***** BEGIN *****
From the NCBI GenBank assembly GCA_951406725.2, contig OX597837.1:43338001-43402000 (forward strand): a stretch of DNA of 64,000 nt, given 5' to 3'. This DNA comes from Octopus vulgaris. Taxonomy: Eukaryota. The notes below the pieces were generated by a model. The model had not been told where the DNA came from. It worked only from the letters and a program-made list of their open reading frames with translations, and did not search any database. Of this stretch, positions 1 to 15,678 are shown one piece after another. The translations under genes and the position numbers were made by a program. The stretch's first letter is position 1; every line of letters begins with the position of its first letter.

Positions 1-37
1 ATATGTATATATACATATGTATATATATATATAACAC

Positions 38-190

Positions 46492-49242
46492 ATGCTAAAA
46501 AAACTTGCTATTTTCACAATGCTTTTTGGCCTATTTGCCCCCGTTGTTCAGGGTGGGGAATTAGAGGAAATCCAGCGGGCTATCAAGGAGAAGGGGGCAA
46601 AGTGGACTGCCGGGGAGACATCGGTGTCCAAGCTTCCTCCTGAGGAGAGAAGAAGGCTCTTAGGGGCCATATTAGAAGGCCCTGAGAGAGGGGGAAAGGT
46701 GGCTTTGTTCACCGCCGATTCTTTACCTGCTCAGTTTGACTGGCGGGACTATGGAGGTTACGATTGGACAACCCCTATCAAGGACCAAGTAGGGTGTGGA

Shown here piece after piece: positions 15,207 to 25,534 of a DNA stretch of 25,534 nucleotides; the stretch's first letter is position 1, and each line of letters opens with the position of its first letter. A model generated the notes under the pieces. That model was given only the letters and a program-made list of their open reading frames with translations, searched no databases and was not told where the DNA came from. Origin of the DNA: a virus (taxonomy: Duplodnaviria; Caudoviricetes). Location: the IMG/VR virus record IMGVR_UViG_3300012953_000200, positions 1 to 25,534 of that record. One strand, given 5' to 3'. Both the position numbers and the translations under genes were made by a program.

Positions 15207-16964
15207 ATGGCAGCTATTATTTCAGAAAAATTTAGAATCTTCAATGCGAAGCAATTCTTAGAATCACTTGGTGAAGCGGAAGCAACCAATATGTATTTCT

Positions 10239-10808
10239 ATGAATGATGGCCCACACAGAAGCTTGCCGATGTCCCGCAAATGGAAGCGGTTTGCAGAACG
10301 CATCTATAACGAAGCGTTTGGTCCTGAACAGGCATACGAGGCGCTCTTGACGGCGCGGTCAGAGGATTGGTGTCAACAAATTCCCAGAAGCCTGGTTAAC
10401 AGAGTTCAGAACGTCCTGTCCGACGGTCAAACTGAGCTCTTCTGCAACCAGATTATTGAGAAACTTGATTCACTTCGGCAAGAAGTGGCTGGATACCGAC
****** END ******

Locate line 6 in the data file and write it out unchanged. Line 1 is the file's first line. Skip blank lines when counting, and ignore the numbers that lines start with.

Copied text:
46492 ATGCTAAAA